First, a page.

Public Viewing Closed To Altamira Caves

Public viewing is closed to Altamira Caves in an effort to protect the fragile Altamira caves with their irreplaceable Paleolithic era cave art, Madrid’s Prehistory Department at the Complutense University. The country wants to immediately close the caves to visitors. The public was given access to the cave paintings a year ago in the form of once a week visits from small groups of viewers to the ancient artwork.

Altamira Caves are a UNESCO World Heritage Site located in the north of Spain in Cantabria. The cave art in them is said to be very fragile and a letter demanding their closure to the public was signed with the names of 17 scholars, as well as 70 scientists who are members of History Institute of Spanish Resource Council, also giving their support to the desire for the caves to close to tourists or other visitors who travel to the area.

In 1977, the Altamira caves were temporarily closed for public viewing because it was seen that the visits were causing damage. It stayed closed until 1980, when it opened once again, only to reclose in 2002. Once again, they were reopened in 2014 when a survey determined it would not hurt the cave art to let small groups inside to view it.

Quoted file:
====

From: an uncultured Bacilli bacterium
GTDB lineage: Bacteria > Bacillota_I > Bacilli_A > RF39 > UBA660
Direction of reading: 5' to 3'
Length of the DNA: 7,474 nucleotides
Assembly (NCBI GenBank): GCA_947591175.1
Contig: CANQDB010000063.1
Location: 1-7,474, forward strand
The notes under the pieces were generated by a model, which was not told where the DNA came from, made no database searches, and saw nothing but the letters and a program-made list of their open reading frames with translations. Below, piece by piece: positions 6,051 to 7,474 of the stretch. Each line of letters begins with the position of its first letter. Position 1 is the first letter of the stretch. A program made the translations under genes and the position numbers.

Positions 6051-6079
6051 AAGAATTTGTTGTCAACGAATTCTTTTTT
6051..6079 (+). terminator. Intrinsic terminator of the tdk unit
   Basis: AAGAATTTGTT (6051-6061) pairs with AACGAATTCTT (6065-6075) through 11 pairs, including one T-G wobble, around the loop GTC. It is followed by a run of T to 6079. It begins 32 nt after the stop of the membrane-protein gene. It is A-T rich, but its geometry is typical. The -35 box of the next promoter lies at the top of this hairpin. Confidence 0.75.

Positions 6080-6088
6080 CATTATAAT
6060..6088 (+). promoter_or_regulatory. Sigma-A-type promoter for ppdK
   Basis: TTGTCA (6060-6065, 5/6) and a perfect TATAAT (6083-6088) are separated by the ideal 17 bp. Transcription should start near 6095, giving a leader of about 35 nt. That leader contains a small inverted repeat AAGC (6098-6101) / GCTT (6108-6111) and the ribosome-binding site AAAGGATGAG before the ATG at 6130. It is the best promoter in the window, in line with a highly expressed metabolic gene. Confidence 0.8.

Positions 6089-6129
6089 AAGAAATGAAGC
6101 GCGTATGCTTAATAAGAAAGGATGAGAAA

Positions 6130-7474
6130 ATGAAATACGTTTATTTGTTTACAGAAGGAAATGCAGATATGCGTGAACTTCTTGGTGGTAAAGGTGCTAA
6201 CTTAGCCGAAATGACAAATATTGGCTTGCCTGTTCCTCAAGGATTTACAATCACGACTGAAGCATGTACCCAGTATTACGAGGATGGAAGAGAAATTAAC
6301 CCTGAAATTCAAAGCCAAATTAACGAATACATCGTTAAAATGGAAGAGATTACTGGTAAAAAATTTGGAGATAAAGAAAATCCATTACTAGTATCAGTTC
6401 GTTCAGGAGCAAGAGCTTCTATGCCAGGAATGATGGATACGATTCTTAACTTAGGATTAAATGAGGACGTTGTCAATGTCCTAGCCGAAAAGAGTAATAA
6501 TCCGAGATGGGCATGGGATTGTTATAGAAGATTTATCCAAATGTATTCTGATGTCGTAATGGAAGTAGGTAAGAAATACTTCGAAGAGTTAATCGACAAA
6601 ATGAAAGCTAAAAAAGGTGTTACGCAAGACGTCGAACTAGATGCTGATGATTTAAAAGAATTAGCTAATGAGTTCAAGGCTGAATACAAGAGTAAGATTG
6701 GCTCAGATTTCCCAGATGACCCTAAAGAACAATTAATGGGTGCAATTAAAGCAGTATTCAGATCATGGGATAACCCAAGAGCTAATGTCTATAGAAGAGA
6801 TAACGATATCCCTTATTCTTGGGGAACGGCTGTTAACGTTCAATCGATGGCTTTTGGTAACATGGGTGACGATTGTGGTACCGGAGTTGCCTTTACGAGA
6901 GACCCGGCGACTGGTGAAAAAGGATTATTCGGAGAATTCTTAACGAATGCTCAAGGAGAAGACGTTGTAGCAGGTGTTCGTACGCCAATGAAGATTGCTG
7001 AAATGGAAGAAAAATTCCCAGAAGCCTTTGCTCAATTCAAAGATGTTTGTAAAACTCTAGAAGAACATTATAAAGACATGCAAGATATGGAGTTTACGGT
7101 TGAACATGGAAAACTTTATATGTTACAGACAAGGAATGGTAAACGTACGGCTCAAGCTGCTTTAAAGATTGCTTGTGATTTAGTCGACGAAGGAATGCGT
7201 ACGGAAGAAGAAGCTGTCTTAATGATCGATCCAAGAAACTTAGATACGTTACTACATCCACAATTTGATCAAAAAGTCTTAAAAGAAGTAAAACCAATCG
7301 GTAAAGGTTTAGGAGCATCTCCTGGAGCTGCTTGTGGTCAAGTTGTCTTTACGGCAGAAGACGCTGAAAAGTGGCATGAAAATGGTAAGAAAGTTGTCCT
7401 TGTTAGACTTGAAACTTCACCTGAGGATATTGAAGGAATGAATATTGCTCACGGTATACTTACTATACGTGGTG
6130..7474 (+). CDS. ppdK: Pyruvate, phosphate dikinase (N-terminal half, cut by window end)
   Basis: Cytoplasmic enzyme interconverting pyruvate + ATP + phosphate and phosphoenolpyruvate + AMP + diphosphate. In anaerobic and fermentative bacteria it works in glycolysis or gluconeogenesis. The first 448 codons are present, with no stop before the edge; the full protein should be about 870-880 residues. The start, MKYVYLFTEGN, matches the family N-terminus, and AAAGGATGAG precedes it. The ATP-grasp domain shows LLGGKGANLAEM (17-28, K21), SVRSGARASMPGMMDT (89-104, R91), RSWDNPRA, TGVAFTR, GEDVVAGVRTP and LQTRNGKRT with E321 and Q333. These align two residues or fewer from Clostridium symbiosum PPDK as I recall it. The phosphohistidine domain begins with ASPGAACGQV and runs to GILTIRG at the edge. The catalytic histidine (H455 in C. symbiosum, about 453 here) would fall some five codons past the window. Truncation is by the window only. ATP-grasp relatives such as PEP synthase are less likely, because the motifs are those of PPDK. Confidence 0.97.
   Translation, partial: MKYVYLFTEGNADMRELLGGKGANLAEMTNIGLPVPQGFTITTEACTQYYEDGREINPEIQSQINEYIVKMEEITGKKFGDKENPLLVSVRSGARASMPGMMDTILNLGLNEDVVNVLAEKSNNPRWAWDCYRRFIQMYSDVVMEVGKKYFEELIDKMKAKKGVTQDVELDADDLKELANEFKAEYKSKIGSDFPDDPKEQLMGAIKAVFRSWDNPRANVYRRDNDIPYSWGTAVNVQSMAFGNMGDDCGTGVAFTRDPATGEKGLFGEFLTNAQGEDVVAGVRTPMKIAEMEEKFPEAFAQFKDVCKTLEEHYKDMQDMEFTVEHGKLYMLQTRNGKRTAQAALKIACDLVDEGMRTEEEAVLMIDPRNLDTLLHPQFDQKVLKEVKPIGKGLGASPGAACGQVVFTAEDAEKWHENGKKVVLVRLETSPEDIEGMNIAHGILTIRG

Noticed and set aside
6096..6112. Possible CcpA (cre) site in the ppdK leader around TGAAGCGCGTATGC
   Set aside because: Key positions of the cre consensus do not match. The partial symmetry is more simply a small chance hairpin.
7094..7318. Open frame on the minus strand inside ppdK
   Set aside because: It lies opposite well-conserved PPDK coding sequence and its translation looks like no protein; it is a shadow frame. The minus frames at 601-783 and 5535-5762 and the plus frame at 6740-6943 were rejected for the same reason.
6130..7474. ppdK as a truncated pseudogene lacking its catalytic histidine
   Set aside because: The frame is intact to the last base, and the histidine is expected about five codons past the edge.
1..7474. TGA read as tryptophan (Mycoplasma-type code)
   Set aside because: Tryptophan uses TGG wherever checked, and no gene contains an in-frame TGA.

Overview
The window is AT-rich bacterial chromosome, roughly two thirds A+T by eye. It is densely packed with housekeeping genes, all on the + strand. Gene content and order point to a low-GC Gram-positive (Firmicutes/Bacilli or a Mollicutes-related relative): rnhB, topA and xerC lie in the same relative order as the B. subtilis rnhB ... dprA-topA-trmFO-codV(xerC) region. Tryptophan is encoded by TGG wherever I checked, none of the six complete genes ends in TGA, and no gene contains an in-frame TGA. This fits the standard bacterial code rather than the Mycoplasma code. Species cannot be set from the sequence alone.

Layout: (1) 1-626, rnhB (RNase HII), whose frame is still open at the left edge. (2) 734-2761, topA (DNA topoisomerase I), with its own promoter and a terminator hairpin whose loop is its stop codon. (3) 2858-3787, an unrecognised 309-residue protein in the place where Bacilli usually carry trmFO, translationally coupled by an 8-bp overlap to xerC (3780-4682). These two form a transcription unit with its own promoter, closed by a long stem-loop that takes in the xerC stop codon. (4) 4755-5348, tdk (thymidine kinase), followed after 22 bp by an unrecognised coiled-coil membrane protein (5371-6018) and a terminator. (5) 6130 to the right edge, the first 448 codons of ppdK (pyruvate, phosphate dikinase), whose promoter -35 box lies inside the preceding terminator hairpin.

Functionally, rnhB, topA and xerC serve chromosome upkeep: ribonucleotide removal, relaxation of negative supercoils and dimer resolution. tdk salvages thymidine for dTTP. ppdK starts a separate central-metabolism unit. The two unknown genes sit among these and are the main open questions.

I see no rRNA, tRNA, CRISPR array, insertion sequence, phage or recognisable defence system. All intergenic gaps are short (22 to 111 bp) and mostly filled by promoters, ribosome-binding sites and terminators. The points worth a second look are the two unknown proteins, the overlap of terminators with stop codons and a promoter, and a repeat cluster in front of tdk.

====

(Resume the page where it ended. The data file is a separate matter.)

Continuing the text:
However, the Spanish National Research Council made their own report, saying that the visitors could potentially cause destruction to the Paleolithic cave images. They argued that it is unnecessary to have them travel to see the real caves, as there is an exact replica of it available for viewing at the Altamira museum, which started in 2001.

Now, over the next several weeks, Altamira authorities must make up their minds whether or not to continue to let people view the cave art or to close it up once again to public viewings. Similar caves were closed in France, where the Chauvet and Lascaux caves are at, which also feature art from the Paleolithic era. There as well, there are exact replicas available for tourists to travel to and see what the cave art looks like.

In the past, experiments have been done by cave experts such as Sergio Sanchez Moral and Cesareo Saiz Jimnez, which portrayed the danger of letting too many people travel to the caves over the years and how this could eventually lead to their loss and destruction. Their report was printed in the 2011 issue of Science journal.

Currently, visitors who are allowed to go inside the caves do it in groups of five people and stay inside for 37 minutes, along with their guide. Now, a decision must be made by the Altamira board of trustees to decide whether or not to keep allowing these tours, however, no date has been set for a board meeting as of this article writing.